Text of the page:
Sandy forces last years league champ to overtime

by: KRISTOPHER ANDERSON - Wyatt Edwards takes aim during Sandy's 3-1 overtime loss to Putnam last Thursday

The scene last Thursday at Sandy High School was a little surprising.

In the moments immediately following Sandy’s 3-1 overtime loss to Rex Putnam, the Pioneer boys soccer players didn’t appear devastated. They weren’t heartbroken or bitter or remorseful. In many ways they were content. Not content with losing, but with what they proved by forcing last year’s Northwest Oregon Conference champion into a gritty overtime match.

“This showed what we can do this season,” Sandy forward Chase Hubbard said. “We can compete with any team in the league.”

With 15 returning, the Kingsmen are as formidable an opponent as they were a season ago, when they beat the Pioneers 6-1.

One year later, it wasn’t pretty, but Sandy effectively battled Putnam and even tied the game after an early one-goal deficit.

“For us to go and turn the result around and be in a position to where we could have won that game, that’s just a huge turnaround,” Sandy coach Garet Luebbert said. “That had to do with our kids being up for this game, not being intimidated, believing they could play with (Putnam).”

In a new season with many returning players of their own, the Pioneers knew they had improved as well — but how much?

Eight games into the season, this was the most important one so far. With five conference games remaining (as of Oct. 11), this was an early measuring stick before getting deep into the NWOC schedule.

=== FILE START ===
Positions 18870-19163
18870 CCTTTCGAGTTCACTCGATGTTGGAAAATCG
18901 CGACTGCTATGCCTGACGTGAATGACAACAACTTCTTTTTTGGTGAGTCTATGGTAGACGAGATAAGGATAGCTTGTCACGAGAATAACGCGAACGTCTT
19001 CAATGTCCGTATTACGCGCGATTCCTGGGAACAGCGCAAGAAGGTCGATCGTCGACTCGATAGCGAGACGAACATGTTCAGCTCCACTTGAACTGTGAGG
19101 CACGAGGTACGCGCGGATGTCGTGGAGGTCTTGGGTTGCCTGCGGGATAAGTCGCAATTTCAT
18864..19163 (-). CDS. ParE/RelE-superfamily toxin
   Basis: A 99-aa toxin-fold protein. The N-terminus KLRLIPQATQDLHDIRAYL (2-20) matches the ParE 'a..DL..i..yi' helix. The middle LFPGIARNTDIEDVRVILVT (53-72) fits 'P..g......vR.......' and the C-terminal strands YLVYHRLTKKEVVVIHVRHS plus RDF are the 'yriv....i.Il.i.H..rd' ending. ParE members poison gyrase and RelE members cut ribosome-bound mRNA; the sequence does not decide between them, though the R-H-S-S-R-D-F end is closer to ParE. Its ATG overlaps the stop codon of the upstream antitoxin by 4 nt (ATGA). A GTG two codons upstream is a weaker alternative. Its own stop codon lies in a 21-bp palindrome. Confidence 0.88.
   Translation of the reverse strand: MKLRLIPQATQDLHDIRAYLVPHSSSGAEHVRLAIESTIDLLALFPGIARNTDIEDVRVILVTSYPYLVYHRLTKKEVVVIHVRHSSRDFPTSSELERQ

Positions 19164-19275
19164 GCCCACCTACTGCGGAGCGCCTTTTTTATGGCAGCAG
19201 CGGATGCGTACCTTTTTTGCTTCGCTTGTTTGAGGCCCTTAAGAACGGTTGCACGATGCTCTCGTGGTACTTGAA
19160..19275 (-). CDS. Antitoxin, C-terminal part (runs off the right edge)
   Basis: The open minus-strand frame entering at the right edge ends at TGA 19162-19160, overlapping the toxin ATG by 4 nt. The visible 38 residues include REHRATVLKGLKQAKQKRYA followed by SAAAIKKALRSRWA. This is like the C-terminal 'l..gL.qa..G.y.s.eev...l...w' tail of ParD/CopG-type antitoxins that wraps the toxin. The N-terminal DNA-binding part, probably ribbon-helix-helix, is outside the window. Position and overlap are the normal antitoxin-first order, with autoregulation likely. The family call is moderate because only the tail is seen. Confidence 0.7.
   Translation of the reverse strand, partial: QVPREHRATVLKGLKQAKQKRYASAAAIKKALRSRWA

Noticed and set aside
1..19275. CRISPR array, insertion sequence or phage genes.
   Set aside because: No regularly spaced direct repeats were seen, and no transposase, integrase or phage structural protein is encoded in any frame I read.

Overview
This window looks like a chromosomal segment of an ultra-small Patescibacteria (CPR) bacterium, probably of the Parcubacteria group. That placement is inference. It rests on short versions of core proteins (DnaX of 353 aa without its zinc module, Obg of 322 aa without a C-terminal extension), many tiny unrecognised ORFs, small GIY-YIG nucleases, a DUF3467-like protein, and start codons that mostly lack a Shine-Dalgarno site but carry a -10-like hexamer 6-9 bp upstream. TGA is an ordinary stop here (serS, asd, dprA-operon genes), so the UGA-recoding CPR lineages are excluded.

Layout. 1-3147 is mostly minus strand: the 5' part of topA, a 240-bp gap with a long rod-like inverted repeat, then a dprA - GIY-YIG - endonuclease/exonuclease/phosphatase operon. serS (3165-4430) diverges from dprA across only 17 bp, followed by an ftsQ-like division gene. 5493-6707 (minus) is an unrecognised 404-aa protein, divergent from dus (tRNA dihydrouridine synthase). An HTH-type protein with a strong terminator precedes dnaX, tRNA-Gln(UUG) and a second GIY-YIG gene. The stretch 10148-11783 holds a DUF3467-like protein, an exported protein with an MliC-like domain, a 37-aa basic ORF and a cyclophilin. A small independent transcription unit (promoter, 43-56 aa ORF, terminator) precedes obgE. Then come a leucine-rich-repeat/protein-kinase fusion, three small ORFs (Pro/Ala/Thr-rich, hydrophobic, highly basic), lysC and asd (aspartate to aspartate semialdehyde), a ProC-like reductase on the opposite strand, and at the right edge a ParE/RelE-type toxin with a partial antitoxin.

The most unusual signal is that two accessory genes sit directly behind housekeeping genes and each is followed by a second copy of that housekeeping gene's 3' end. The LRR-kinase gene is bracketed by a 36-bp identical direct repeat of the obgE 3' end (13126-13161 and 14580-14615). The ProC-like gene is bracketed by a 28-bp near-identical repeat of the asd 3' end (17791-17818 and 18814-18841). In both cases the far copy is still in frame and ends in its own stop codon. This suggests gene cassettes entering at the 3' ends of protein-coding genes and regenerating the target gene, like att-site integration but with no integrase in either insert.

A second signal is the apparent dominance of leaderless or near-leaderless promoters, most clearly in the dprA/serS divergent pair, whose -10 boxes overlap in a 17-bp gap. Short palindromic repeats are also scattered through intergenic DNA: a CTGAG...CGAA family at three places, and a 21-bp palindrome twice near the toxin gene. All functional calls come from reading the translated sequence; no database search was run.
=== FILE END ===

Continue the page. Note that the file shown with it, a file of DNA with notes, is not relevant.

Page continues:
“We wanted to beat (Putnam) badly,” Hubbard said.

But in the early going, Sandy was trying to survive more than win. The Kingsmen dictated the tempo and dominated time of possession. Then at the eight-minute mark of the first half, the Kingsmen took a 1-0 lead when midfielder Jose Rivera scored from the top of the box.

by: KRISTOPHER ANDERSON - From left to right, Sandy players Alexis Marin, Wyatt Edwards and Anthony Krening chase a Putnam forward during a 3-1 loss last Thursday.

Most of the first half went to Putnam, and Sandy had to rely on some outstanding defensive efforts to thwart multiple scoring chances.

“With a large amount of returning players, we knew it wasn’t going to be a game where we dominated the time of possession,” Luebbert said. “We were going to have to look for breakout plays, transitions. That’s how it started, but as the game progressed, there were definitely stints there where you could feel (Putnam) was getting more defensive and we were possessing the ball and pushing a little bit more.

“That’s when we were able to take a few more risks and do a few more things and have a few more opportunities to get back into the game. That’s when it really got fun, instead of feeling like we’re just trying to play defense.”

And it allowed Sandy to finally break through.

After fending off a few more Putnam scoring opportunities, Pioneers defender Kennedy Salveter sent a free kick from near midfield into a swarm of players inside the penalty box. The ball bounced around before dropping to the feet of Hubbard, who seemingly had an eternity to take a shot.

“I was shocked that it just laid there,” he said. “It pretty much just came to me.”

Hubbard scored and was then engulfed by his teammates as they celebrated tying the Kingsmen 1-1 with 20 minutes left to play.

Sandy held on and forced overtime. And even though Putnam scored twice in extra time, the Pioneers accomplished something.

Luebbert knew it.

From the first minute to the last, he stood quietly on the sideline. After coaching the same core group of players for about two years now, he doesn’t need to yell or be a constant conductor. He can just let their continuity flow on the field.

And Luebbert’s silence spoke loudly about how far this team has come.

“It’s a compliment to the kids and the work they’ve put in,” he said. “I think that’s the best compliment we can give these kids — we can shut up and let them play.”

Contract Publishing

Go to top
Template by JoomlaShine